So congratulations once again! Great choise!

  6. MarkoA:
    About the noise:
    I can’t compare the 2008 diesel engine noise with 2007 because I have never tested the 2007 diesel. Of course you can hear that it is a diesel but I have no problems with it and I can’t feel it much through the steering wheel.
    About the ethanol consumption:
    It is not only the friend I have mentioned that have problems with ethanol consumption. It is a known fact that actual consumption figures differs a lot compared to figures published by the car manufacturers. I am a little worried that both SAAB and at least Swedish government are happy just by the fact that it is an ethanol car and not bothers about the ethanol consumption figures at all. I feel that it must be better for the environment if a car consumes 90 l/10 km instead of 130 l/10 km no matter if it is ethanol, diesel or gasoline. A CO2 emission from ethanol is not better for the environment then CO2 emissions from the other fuels. The good part with ethanol is of course that 85 % of one liter E85 fuel minus production emissions minus transport emissions etc consumes CO2 while growing but I am not convinced at all. I think that SAAB, in their environmental work, should focus more on reducing the E85 consumption and, instead of increasing the power (and consumption) when running on E85on the same engine, offer smaller engines with same power (and less consumption), if you understand what I mean.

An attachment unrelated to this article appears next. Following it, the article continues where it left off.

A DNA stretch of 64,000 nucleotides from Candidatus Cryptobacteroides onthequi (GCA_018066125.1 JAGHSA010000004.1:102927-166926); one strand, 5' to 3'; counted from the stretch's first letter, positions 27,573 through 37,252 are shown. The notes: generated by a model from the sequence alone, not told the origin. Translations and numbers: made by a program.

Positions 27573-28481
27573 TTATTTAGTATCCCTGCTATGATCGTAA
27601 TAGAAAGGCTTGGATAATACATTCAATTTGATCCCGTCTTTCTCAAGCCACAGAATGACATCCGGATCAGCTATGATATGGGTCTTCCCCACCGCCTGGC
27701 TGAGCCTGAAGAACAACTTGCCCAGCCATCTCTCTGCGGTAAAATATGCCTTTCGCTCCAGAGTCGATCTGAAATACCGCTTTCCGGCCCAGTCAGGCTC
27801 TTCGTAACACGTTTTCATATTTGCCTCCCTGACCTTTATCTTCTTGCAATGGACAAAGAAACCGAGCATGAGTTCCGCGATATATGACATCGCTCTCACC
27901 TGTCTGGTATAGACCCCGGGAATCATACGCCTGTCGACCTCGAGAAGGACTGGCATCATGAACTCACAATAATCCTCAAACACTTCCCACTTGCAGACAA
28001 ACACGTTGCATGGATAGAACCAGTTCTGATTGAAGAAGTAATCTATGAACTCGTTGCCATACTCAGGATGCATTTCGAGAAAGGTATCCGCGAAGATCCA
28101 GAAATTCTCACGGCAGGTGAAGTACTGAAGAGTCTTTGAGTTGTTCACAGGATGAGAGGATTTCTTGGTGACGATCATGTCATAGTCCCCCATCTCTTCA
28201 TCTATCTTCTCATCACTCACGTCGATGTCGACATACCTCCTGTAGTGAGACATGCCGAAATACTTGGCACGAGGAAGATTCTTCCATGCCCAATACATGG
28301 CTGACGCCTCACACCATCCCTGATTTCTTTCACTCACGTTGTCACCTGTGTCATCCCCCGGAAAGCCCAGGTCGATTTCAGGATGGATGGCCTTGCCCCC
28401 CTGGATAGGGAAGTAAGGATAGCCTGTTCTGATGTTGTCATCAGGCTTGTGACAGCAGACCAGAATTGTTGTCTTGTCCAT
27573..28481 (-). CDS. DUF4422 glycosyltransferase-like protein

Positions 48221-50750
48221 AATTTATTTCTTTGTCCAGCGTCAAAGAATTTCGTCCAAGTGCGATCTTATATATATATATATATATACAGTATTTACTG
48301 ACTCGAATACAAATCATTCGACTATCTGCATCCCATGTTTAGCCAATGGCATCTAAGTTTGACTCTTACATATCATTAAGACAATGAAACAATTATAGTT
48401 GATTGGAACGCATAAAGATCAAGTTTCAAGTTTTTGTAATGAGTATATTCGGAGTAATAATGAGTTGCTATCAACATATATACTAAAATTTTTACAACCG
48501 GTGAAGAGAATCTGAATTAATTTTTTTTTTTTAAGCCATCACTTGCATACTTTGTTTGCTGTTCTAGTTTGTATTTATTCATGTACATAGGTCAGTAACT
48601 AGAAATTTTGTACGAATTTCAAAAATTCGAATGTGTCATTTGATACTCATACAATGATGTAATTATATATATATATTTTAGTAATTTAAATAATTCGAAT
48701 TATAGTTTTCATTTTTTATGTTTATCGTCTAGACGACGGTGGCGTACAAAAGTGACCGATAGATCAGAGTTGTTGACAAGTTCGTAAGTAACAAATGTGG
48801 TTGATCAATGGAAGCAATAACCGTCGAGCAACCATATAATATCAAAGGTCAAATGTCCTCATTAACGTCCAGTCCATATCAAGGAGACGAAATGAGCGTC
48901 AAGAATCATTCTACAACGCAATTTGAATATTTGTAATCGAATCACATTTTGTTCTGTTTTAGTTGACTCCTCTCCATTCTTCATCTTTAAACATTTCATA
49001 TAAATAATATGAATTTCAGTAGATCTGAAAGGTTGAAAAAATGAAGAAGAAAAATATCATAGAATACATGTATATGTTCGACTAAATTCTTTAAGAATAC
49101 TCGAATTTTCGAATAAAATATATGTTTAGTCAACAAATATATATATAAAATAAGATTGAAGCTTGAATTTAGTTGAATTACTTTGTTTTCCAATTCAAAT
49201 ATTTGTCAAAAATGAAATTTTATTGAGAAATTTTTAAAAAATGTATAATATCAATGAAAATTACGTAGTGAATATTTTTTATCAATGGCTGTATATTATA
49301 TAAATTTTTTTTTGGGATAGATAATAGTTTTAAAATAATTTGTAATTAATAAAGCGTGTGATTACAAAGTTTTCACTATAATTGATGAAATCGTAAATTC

/Bengt P

  7. Hey Bengt, did you get fuel operated park heater in your diesel car? I´m not sure about the other markets but at least in finland it´s a standard on diesels and according several diesel owners, it´s very comfortable help during cold wintertime.

  8. And also it seems that there´s some difference because the steeringwheel on ´07 vibrated quite badly after coldstart of the engine. Of course it´s possible that something was wrong with that car, but I don´t think so because it was tester at the dealers, with 7500kms on clock.

    Anyway, I really loved the way the diesel engine pulls on lower rpms. TTiD must be a real blast!

  9. Marko:
    The park heater is standard and it is very nice have when winter is comming. This morning it was -4 celsius here but since I set the timer yesterday all ice had melted from the windows.
    Swade, you didn’t see all variants of swedish climate when you visited this summer 🙂